Key questions inspire the songs of a seasoned young American troubadour
Anyone who caught homegrown double Brit-Award winner Ben Howard on his UK tour last autumn would have enjoyed the privilege of an opening set from American troubadour Willy Mason.
The 28-year-old New Yorker will also be joining Totnes rising star Ben – presented with trophies for Best Breakthrough Act and Best British Male at the glittering televised ceremony on Wednesday evening – when he plays a string of sell-out Australian dates in April.
"There are so many good artists out there at the moment and we're all jumping around on each other's tours; it feels kind of old-fashioned in a way," says Willy, who will be special guest for Mumford and Sons, who just scooped the gong for Best British Group, on their United States dates later in the year.
In the meantime, Willy – who possesses one of those ageless, seasoned, folky voices – will be playing some headline shows of his own around the UK, including a date at Exeter Phoenix on Monday, March 4, and a bunch of European festivals, like the Goldcoast Ocean Fest at North Devon.
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In spite of his comparatively tender years, Willy already has three highly acclaimed studio albums under his belt. The most recent, Carry On, was released in December, his first record on Fiction Records, home to Elbow, The Maccabees and White Lies among many others.
Coming in the wake of his gold certified debut Where The Humans Eat, featuring the classic track Oxygen, and the progressive sound of his 2007 sophomore offering If The Ocean Gets Rough, Carry On has been five years in the making.
It is his most ambitious work to date. Elements of dub and reggae infuse themselves seamlessly with guitar, low strings, and Willy's deep vocals to deliver songs awash with hope, disillusionment, love and lost connections.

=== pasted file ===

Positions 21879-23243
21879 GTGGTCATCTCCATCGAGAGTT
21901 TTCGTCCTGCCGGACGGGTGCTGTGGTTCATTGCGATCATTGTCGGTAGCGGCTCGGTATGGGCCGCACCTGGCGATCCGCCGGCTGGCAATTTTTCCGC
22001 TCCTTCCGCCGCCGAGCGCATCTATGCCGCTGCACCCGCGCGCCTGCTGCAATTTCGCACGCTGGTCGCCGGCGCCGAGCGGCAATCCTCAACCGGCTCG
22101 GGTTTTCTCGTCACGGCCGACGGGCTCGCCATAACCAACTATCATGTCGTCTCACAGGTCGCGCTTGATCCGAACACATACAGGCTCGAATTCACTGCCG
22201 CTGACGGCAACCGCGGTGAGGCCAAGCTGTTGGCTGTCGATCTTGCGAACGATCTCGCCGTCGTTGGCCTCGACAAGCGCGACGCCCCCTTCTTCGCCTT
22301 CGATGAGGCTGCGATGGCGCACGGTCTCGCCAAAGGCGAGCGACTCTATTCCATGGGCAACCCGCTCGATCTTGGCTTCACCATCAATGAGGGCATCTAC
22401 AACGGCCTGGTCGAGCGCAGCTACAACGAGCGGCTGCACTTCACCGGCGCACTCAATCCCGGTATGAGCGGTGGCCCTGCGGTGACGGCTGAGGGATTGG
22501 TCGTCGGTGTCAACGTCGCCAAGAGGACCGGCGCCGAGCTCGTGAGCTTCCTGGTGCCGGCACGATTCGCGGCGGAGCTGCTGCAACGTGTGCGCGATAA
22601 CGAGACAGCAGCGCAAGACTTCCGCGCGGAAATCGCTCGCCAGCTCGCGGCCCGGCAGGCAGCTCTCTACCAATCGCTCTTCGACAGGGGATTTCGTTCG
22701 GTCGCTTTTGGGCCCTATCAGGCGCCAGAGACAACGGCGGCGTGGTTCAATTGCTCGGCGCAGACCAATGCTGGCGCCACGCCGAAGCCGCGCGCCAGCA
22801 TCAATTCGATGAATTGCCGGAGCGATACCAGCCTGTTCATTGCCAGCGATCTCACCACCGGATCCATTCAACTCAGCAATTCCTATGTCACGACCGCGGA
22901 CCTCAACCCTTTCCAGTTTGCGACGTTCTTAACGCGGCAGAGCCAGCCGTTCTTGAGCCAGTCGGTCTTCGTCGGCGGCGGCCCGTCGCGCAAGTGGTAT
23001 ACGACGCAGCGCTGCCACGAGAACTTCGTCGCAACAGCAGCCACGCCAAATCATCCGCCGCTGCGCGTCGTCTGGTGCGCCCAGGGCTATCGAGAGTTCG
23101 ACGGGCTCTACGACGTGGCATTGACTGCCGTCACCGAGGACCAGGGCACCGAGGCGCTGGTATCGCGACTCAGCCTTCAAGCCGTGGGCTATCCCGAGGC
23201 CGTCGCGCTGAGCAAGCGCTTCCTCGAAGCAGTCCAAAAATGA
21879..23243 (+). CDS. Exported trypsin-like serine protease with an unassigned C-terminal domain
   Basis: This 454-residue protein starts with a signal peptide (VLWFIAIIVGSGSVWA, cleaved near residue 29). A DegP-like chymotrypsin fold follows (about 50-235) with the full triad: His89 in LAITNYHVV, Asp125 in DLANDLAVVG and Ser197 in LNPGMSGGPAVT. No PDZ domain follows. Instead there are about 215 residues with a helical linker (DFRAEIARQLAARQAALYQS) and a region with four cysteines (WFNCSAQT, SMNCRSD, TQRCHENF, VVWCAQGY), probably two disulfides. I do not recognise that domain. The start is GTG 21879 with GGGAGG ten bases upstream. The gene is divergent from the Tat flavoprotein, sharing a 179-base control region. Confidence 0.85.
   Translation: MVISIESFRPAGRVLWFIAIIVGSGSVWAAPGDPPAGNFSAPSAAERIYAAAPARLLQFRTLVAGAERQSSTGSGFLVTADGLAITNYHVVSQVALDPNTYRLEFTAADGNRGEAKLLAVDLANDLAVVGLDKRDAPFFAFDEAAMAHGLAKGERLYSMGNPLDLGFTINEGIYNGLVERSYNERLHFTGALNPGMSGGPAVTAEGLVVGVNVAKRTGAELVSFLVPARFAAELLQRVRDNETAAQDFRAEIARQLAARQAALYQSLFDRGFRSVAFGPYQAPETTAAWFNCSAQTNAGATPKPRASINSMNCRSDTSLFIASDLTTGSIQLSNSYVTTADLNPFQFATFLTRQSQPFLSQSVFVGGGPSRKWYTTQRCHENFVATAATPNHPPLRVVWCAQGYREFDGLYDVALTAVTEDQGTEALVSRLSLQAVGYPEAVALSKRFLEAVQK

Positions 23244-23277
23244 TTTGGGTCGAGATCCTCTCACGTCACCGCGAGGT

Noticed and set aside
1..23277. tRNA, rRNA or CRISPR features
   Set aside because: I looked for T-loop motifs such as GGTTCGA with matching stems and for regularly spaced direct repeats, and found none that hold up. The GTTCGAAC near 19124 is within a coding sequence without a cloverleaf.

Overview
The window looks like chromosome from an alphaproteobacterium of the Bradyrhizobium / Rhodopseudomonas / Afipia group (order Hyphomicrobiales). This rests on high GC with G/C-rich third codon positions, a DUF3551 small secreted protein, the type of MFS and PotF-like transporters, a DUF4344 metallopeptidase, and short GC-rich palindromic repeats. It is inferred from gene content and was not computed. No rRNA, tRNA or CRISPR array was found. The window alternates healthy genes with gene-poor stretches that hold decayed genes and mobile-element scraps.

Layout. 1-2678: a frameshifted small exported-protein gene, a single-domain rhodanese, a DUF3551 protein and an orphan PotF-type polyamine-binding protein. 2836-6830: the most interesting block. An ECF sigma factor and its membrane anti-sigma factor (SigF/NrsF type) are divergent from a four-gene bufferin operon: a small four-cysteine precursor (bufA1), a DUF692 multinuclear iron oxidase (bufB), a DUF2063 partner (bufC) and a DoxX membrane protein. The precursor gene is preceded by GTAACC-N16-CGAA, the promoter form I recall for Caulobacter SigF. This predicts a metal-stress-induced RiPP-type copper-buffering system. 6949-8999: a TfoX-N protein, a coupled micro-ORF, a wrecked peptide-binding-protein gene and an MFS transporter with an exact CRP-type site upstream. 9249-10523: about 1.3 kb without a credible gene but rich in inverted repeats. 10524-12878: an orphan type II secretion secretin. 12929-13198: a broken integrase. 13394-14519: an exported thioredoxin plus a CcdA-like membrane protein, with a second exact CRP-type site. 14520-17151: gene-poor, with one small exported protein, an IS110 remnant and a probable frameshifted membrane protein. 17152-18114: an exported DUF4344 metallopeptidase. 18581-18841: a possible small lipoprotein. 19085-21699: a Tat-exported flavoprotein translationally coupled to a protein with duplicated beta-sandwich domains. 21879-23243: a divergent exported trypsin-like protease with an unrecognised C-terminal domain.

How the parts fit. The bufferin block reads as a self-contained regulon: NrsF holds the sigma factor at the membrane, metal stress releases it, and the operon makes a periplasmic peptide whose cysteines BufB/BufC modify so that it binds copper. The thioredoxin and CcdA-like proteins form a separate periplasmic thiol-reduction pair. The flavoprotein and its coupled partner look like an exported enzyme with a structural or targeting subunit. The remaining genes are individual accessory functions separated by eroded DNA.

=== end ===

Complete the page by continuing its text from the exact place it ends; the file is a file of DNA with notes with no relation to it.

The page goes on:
He has been writing songs, playing and touring pretty much non-stop for the past ten years – everything from intimate house concerts to arenas.
"It can be the best thing in the world... and it can be quite miserable. You are constantly walking on a tightrope and you don't want to look down," confesses Willy, who has music in his blood.
He grew up in his mother's home Martha's Vineyard.
"We didn't listen to a lot of recorded music at home, but there was live music going on all the time; there were always guitar lying around the house. I loved it – it was fun," he recalls.
"My mum was writing songs all the time, playing gigs around town and recording. For her first album my brother and I were in the studio with a Little Rascals boxset as our babysitter. I remember one day picking up a guitar and coming up with a little riff – there was no avoiding it really."
In high school Willy became inspired by cultural analysis in an English class – questioning what makes people act the way they do. That has been his inspiration ever since.
"I get excited about a moment when you put two questions together and come up with an answer. And I thought that if I can put that into my songwriting, I might have something original to say. I try to make poetry, create shades and a mood and people can read what they want into it."